I have had some direct experiences with death, and I have seen the consciousness of a saint leave his body to enter into the presence of the Lord. I would personally have a great deal of difficulty sitting in an assembly led by a pastor or teacher who actively taught the doctrine of psychopannychy—one who would contentiously confront Believers who have the assurance that their deceased loved ones are in the presence of the Lord, waiting in Heaven until the resurrection, and regard such a belief as being a “lie.” Some pastors or teachers may prefer to be agnostic about this subject, not quite knowing what to believe, and I would place them in a different category provided they largely did not teach on death but instead on living properly here on Earth. But those who actively deny an afterlife in the presence of the Lord for Believers, in spite of the Biblical evidence? No, and not ever.
Whatever one of us believes about the intermediate state—whether we are expecting to fall into an endless unconscious sleep until the resurrection, or be welcomed into the presence of the Lord in Heaven until the resurrection—we are each affected by our personal experience, or lack thereof.
The discussion of whether or not psychopannychy is a valid doctrine of Scripture affects all people who read the Bible, and not just today’s Messianic movement. Yet, it is important to ask ourselves whether the growth of a sector of Messianic psychopannychists has really helped and aided our faith community to accomplish the mission of God. In denying an intermediate state for born again Believers in Heaven, can a better understanding of the resurrection be seen among us? Are Messianic psychopannychists able to counsel those who are dying, or are grieving the recent loss of a loved one who knew the Lord, better than those of us who believe in an intermediate afterlife in Heaven?
While we are convinced that the Bible teaches that the consciousness of a born again Believer is transported to the presence of the Lord upon time of death, it is an absolute mistake for any of us to believe that a disembodied state in Heaven is the permanent condition awaiting us in the future. We believe in such an intermediate state because human beings are different than the animals, and they bear a Divine imprint from their Creator. Yet the very fact that such a time is commonly called the intermediate state necessitates a future resurrection and reconstitution of a person’s body and consciousness. It is a mistake that much popular preaching emphasizes “going to Heaven” and often de-emphasizes God’s Kingdom coming to the Earth.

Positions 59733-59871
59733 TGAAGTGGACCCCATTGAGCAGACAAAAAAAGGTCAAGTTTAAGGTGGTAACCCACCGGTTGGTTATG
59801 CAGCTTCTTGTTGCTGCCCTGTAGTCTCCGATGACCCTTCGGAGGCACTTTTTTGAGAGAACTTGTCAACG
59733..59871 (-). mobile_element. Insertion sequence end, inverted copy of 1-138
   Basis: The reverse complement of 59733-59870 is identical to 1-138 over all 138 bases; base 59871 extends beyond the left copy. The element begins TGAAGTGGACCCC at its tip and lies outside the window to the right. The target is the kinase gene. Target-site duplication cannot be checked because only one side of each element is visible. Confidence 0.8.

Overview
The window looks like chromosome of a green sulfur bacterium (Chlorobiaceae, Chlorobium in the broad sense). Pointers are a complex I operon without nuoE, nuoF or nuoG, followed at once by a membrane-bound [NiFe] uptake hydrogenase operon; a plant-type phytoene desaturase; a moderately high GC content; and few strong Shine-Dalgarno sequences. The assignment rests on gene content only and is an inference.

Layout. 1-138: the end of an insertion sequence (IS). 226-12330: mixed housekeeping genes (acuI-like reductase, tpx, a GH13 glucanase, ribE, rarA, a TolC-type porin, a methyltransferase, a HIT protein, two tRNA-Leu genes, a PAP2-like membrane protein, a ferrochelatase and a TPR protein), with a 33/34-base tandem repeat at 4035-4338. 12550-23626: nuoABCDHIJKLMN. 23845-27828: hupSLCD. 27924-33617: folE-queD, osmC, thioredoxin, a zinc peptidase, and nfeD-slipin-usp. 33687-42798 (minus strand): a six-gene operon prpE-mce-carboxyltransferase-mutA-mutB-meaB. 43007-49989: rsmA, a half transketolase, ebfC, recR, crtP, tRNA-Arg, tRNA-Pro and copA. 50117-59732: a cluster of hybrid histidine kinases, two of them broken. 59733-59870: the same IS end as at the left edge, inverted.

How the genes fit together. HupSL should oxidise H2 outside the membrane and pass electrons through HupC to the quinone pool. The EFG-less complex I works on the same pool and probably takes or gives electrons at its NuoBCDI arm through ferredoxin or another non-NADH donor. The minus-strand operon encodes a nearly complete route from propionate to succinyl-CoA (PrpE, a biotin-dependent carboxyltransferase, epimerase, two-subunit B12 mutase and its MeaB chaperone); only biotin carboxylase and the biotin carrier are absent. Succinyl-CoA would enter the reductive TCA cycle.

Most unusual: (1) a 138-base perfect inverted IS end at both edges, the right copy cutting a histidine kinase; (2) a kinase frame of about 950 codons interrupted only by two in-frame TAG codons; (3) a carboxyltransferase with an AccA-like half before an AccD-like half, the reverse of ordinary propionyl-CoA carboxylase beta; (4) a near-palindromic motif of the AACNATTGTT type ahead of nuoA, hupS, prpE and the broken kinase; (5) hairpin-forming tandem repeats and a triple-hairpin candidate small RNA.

Perhaps the most significant problem that we should have with psychopannychists is what many (but not all) of them postulate about the born again experience.
Most Messianics who have adopted a view of psychopannychy in recent days have not necessarily done so because they have sat down with their Bibles, and carefully exegeted the various passages describing human composition and the death expectations of the Tanach and Apostolic Scriptures. Most Messianics who have become psychopannychists have been sensationalized into believing that going to Heaven upon time of death is a “pagan doctrine.” It is commonly argued that those of us who believe that the consciousnesses of the deceased go to a holding place until the resurrection—known as either Heaven or Hell—have adapted a pagan concept more consistent with Mesopotamian, Egyptian, and Greco-Roman views of the afterlife than with the Bible.
A fair summary of Scripture passages in both the Tanach and Apostolic Writings depicts that following death the deceased do not enter into an unconscious state, but rather that they do enter into some kind of disembodied intermediate state prior to the resurrection. Yet there can easily be a great deal of confusion between the Tanach and Apostolic Writings, as the Tanach describes all of the dead going to Sheol or the netherworld, and the Apostolic Writings describe the redeemed dead going to the presence of the Lord, presumably in Heaven. For the psychopannychist, this means that Sheol obviously just means “the grave,” and then references in the Apostolic Writings have to be reworked, spiritualized/allegorized out of context, or outright ignored. For those of us who believe that the consciousness of a born again Believer is transferred to the presence of the Lord in Heaven at time of death, there has to have been some kind of transition point within the Scriptures where the righteous dead no longer went to the netherworld of Sheol, but now go to Heaven.
“When the Lamb broke the fifth seal, I saw underneath the altar the souls of those who had been slain because of the word of God, and because of the testimony which they had maintained; and they cried out with a loud voice, saying, ‘How long, O Lord, holy and true, will You refrain from judging and avenging our blood on those who dwell on the earth?’ And there was given to each of them a white robe; and they were told that they should rest for a little while longer, until the number of their fellow servants and their brethren who were to be killed even as they had been, would be completed also.”
“I consider it right, as long as I am in this earthly dwelling, to stir you up by way of reminder, knowing that the laying aside of my earthly dwelling is imminent, as also our Lord Yeshua the Messiah has made clear to me. And I will also be diligent that at any time after my departure you will be able to call these things to mind.”
“For Messiah also died for sins once for all, the just for the unjust, so that He might bring us to God, having been put to death in the flesh, but made alive in the spirit; in which also He went and made proclamation to the spirits now in prison, who once were disobedient, when the patience of God kept waiting in the days of Noah, during the construction of the ark, in which a few, that is, eight persons, were brought safely through the water.”